Douglas C-124C Globemaster 1/100 Scale Mahogany Model

$ 209.95

Introducing the ready-built AC124T Desktop Model. This 1/100 scale model was handmade with precision and accuracy to produce the finest model that will be the centerpiece of your collection for years to come. This model is a perfect gift for pilots and aviation enthusiasts alike. Not too big or too small, this model features a wingspan of 21 inches and a length of 15.5 inches. This model features a very accurate paint scheme with realistic panel lines.

This collectible model represents the C-124C Globemaster II, a heavy-lift aircraft that lived up to its name through the 1950s and 1960s, serving from Antarctica to Africa to Alaska. Affectionately known as “Old Shakey,” the C-124 was the military’s main heavy lifter until the advent of the all-jet C-141 Starlifter in the 1960s. Painstakingly built from Philippine mahogany by skilled craftsmen using a wealth of detail, this 1/100-scale model C-124C Globemaster II makes a great gift for any veteran, pilot, aviation enthusiast or history buff.

The C-124 was developed from an earlier Douglas design, the C-74 Globemaster, from 1047 to 1949. A huge aircraft, the C-124 was 130 feet long with a wingspan of 174 feet. Powered by four Pratt & Whitney R-4360 Wasp Major engines of 3,800 horsepower each, the Globemaster II could carry up to 68,500 pounds of cargo at speeds of up to 320 mph.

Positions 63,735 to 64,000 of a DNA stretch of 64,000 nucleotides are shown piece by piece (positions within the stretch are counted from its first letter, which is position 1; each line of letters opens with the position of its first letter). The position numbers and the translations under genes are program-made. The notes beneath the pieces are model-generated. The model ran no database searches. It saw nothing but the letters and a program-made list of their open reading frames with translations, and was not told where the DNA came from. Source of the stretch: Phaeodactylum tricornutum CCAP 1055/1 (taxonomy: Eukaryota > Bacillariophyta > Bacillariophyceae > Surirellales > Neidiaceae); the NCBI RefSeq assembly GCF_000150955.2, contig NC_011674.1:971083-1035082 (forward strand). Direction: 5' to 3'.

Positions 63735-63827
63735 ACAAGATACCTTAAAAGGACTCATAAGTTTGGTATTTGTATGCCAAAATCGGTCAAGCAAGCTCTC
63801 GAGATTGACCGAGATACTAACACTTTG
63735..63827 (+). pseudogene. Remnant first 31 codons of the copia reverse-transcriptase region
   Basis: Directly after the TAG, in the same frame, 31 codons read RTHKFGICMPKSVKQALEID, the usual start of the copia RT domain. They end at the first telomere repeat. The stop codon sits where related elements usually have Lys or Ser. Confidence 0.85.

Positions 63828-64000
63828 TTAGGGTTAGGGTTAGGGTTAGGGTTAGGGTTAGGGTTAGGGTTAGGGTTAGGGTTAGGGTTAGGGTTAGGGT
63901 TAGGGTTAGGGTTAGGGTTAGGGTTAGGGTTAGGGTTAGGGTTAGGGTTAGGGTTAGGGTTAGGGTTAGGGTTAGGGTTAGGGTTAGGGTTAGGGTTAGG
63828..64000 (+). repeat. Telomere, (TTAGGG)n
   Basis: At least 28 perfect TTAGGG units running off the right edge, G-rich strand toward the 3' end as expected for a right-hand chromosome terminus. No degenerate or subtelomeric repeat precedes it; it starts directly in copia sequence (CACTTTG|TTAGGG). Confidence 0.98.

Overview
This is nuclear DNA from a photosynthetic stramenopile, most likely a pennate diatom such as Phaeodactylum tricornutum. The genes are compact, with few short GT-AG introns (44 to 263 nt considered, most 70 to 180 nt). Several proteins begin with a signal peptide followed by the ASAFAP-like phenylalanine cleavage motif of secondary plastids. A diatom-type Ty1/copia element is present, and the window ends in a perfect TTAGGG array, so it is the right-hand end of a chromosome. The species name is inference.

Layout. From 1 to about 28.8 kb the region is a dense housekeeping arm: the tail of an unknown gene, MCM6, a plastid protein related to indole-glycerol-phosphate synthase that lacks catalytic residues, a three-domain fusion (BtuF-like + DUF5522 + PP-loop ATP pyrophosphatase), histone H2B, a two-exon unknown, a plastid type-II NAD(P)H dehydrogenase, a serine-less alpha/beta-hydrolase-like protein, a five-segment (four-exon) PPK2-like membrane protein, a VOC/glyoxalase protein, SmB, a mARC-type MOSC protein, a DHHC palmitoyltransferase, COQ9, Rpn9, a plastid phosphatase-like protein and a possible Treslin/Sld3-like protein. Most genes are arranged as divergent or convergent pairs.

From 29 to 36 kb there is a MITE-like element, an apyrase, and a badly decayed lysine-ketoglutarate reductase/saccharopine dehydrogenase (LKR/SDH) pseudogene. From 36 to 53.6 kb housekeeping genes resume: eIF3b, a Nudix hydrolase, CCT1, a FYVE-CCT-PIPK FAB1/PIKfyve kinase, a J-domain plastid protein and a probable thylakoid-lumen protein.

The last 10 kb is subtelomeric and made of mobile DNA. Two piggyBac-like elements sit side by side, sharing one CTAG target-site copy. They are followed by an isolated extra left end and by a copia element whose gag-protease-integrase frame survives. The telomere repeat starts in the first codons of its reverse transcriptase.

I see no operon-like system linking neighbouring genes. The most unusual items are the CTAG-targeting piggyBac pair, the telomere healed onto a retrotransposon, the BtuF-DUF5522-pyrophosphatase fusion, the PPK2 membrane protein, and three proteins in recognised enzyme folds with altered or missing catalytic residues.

Developed with lesson learned from the Berlin Airlift, the Globemaster II had clamshell door in the nose, with the flight deck located above the cargo space for efficient loading. The C-124 also featured a hydraulic ramp in the nose, as well as a cargo elevator under the aft fuselage. It could carry up to 200 troops on its two decks, or heavy equipment such as tanks, trucks or artillery. The aircraft was so large that engineers could enter the wings in flight – wearing a mask to protect themselves from exhaust fumes – to perform maintenance on the inboard engines.

This C-124C variant of Globemaster II was built by Douglas Aircraft Corporation at Long Beach, California, and delivered to the U.S. Air Force on May 4, 1955. The aircraft was assigned to the 15th Air Transport Squadron (Heavy) of the Military Air Transport Service (MATS) operating out of Dover Air Force Base in Delaware.

Deliveries of the C-124 began in 1950 and ended in 1955, with a production run of 448 aircraft. The last Air Force C-124 was retired in 1974.

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